Solid-State Market Continues Slow and Steady Pace

The solid-state market has gone through its share of growing pains-pains that show no signs of letting up.

The solid-state market has gone through its share of growing pains—pains that show no signs of letting up.

The technology has a long and varied history, starting life in the mainframe world led by vendors such as Storage Technology Corp. (StorageTek), EMC Corp. and what is now Hitachi Data Systems. But over time, solid-state technology in the mainframe world became obsolete, replaced by storage systems with more intelligent cache that could manage that cache via the operating system.

The technology then migrated to the open-systems world, where it resides today, helmed by niche vendors like Texas Memory Systems Inc., Solid Data Systems and BitMicro Networks.

Although it may seem like the solid-state market has found its way, the market leaves a series of defunct vendors in its wake, victims of razor-thin margins and market share. In the past two years alone, Imperial Technology Inc. and Platypus Technology Inc. have shuttered operations, although its rumored that Imperial Technology may resurface in some form or another.

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Reasons for consolidation in the solid-state market include the relatively small size of the market, the expense of the technology, infrequent demand and the lack of differentiation between products.

"The regular disk drive business has been commoditized, such that if you can make it cheaper, you win. But the solid-state market has thinned out for the opposite reason. Its just not that big a market, and there isnt that much difference between one application of solid-state technology and another," said Michael Karp, senior analyst at Enterprise Management Associates, of Westboro, Mass.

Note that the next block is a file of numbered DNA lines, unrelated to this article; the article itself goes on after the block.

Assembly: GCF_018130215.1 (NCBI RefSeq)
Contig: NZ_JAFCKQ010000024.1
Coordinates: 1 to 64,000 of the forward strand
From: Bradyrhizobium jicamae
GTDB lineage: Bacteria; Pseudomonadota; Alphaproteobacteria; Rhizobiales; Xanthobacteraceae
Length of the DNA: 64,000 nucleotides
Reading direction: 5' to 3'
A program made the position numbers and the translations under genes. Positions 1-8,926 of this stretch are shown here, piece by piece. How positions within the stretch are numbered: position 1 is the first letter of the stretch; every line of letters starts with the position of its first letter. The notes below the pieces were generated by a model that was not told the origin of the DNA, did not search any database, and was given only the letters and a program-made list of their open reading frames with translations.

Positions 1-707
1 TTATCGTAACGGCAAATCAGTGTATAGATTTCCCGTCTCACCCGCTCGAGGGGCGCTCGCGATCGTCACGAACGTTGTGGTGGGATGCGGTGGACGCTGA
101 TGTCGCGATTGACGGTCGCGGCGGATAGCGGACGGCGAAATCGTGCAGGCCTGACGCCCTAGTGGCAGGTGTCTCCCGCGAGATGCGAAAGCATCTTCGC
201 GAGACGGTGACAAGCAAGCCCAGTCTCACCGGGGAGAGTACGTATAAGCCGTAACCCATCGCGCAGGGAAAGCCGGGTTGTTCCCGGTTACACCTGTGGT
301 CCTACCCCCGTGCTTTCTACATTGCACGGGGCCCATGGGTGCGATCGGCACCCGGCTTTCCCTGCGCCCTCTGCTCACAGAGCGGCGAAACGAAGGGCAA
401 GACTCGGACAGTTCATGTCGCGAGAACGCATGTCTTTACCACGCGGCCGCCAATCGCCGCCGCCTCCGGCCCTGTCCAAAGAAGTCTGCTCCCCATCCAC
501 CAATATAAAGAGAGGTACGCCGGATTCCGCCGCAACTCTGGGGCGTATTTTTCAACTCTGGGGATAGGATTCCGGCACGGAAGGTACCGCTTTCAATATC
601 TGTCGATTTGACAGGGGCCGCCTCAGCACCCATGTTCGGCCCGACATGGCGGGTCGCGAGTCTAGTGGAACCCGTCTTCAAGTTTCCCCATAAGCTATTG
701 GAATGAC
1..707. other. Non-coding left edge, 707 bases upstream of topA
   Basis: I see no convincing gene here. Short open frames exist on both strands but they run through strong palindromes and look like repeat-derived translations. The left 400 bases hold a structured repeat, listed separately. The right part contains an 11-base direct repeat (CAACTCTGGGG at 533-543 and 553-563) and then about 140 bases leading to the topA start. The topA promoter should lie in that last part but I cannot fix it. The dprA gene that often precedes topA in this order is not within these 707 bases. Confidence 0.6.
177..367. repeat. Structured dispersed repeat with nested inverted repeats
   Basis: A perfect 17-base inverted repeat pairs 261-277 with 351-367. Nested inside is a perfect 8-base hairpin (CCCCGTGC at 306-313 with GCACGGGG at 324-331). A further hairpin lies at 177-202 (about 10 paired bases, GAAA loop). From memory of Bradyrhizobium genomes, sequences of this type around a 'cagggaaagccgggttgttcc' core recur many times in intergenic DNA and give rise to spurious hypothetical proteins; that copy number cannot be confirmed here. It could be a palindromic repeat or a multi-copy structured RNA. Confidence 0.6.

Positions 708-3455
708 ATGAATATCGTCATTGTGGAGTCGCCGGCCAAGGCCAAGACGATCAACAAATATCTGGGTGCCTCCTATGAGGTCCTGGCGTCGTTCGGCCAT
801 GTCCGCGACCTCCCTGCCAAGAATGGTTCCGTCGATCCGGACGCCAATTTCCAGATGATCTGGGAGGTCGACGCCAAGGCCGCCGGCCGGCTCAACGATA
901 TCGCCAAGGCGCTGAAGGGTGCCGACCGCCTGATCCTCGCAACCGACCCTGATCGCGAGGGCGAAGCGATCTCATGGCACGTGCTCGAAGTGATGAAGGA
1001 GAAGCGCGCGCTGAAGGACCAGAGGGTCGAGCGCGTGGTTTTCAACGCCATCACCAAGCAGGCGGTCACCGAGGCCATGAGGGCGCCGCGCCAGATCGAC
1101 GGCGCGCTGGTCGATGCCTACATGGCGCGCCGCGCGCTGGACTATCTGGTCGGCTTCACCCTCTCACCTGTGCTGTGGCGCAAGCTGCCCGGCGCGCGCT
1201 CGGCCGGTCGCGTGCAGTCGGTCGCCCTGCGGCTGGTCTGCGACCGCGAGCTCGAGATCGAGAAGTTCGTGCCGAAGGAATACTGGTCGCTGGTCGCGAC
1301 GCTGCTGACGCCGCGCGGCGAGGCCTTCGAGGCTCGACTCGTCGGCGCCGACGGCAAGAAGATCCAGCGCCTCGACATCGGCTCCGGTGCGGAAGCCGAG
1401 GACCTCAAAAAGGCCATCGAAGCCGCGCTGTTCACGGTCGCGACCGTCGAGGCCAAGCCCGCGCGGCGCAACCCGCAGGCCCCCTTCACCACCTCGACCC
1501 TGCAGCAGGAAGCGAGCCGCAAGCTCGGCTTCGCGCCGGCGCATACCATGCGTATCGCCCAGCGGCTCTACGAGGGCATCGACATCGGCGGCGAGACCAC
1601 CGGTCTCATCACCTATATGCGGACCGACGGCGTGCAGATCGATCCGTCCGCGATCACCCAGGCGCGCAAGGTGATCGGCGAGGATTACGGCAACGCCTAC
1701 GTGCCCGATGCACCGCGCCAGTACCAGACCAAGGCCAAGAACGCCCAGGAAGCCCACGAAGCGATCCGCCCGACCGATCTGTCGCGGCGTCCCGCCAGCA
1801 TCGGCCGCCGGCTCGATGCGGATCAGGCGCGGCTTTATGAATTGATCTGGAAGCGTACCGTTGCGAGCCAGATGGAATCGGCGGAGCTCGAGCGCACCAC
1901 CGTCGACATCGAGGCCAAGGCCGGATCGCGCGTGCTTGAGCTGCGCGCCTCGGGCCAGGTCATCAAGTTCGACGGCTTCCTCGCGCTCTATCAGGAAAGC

It all comes down to dollars and cents, said Randy Kerns, senior partner at Evaluator Group Inc., of Greenwood Village, Colo.

"Its a niche market, and companies in this market funded by venture capitalists are looking to make 40 percent gross margins or more. Thats tough to do, and the market may not be as lucrative as what some investors may want," he said.

The surviving vendors, however, seem to be humming along, finding customers for their technology. The main use of solid-state technology today is to house a databases metadata—the tables that are referenced every moment the database is in action. It could be useful in scientific situations where a large volume of data must be used in the calculation at high speeds, or on Wall Street, where a foreign currency trader must make lightning-fast trades before exchange rates change. A third use might be as part of the cache behind a Web portal to enable companies to access some aspects of their data more quickly.

As for the future of the solid state, Karp doesnt rule out acquisitions to further consolidate the market.

"Some of the vendors that are left will probably be acquired by some of the larger companies," he predicted. "Or we might see some of the memory companies—the companies that produce the chip behind the memory—buying up these vendors so they can put it all together to make all that memory act like a disk drive."

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